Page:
NBC chief foreign affairs correspondent Andrea Mitchell announced on air Wednesday that she has, and has undergone treatment for, breast cancer.
“On a personal note, or how I spent my summer vacation, I had planned to be hiking in Wyoming last week but instead discovered that I am now among the one in eight women — incredibly, one in eight women — who have had breast cancer,” the 64-year-old revealed at the end of her MSNBC program, “Andrea Mitchell Reports,” adding that her cancer was discovered in her annual screening “just a short time ago.”
The anchor went on to call herself lucky for catching the deadly illness early.
“Luckily for me, I am one of the fortunate ones who discovered it in the earliest stage. It did not spread, and I’m already back at work with a terrific prognosis,” Mitchell said.
Mitchell added that she’s a big proponent of breast cancer prevention, cures and research.
“For years, I participated in the Susan G. Komen Race for the Cure and other events in solidarity with friends and other survivors,” Mitchell said. “Now my connection to that community is personal and much deeper. I’m looking at this as another of life’s lessons.”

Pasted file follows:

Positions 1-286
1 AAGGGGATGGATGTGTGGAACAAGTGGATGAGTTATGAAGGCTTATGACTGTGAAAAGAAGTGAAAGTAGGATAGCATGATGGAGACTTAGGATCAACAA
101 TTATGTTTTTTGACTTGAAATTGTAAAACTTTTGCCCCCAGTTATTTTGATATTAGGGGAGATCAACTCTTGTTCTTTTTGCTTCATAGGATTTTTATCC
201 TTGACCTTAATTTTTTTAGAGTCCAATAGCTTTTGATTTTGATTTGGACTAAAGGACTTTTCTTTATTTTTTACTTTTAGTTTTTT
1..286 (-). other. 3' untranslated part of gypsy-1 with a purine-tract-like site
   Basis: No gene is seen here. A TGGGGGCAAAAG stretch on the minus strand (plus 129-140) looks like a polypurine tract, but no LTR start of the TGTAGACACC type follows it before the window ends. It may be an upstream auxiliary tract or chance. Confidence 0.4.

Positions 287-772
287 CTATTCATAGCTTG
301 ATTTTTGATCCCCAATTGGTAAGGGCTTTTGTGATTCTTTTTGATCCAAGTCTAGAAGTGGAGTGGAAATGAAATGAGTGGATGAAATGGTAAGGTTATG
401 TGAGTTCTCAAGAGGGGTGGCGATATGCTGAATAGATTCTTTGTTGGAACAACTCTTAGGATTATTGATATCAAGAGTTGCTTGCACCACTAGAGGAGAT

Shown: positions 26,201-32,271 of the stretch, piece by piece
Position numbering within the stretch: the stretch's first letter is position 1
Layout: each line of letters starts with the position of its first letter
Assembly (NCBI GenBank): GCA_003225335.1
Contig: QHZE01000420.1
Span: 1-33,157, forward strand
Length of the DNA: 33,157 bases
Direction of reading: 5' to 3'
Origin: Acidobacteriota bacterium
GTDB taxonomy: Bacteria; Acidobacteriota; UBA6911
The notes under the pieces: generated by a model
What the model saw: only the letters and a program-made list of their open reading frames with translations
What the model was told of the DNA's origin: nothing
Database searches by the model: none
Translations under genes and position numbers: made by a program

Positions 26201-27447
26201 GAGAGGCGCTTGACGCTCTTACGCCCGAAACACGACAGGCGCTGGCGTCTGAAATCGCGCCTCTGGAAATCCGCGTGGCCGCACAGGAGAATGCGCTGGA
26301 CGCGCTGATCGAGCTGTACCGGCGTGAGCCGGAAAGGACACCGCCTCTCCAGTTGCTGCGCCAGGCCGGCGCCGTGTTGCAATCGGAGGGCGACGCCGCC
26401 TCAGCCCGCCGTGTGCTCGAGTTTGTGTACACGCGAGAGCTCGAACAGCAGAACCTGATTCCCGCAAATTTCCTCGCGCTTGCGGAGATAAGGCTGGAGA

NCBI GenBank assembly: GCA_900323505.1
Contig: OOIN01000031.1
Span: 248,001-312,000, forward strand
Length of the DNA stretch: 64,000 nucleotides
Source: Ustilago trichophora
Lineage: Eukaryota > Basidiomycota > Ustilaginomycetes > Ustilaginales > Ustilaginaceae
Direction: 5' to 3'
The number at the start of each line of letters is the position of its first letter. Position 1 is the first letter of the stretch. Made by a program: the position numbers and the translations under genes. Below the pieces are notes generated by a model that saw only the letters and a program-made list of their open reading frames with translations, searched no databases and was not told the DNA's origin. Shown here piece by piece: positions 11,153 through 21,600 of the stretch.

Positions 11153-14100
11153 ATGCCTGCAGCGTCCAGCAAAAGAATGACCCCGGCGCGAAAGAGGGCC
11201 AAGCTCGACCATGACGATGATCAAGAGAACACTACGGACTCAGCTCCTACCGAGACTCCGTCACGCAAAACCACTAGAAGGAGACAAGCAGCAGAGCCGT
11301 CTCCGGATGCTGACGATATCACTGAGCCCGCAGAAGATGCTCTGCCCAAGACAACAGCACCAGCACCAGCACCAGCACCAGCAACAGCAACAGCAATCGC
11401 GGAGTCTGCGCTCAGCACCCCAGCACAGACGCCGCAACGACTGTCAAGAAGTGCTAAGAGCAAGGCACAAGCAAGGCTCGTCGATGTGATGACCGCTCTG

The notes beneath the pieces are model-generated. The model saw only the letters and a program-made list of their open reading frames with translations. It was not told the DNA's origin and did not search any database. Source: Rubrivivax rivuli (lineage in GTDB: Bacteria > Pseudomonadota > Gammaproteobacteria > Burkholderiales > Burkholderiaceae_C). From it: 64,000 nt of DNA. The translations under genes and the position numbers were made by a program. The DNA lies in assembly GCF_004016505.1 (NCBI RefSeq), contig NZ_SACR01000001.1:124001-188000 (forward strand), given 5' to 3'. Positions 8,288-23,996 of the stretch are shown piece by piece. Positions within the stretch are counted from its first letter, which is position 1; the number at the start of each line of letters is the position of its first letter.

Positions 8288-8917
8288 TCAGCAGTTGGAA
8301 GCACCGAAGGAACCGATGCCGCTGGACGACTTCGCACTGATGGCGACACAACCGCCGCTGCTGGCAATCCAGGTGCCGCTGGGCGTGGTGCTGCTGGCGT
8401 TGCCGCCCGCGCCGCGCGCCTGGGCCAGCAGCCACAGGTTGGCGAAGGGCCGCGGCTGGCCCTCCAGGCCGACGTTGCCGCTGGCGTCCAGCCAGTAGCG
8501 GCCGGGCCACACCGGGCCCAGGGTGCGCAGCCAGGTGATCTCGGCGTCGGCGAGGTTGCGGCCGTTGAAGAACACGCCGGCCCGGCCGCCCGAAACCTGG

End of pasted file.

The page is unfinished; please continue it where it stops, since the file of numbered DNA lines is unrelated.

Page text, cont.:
The NBC anchor then urged females to get tested and checked for breast cancer, as it’s not always fatal if treated in time.
“For you women out there and for the men who love you, screening matters. Do it. This disease can be completely curable if you find it at the right time,” Mitchell said.
Mitchell expressed appreciation for her spouse, family members, co-workers, doctors and nurses, and fans.
“As for me, I am incredibly grateful to my wonderful doctors and the nurses…to my husband and family and to the loving members of my other family, my colleagues here at NBC and MSNBC, and of course to you, my loyal viewers.”
According to the Center for Disease Control and Prevention, 202,964 women in the United States were diagnosed with breast cancer in 2007. Of that number, 40,598 died.
Watch: Mitchell announces she has cancer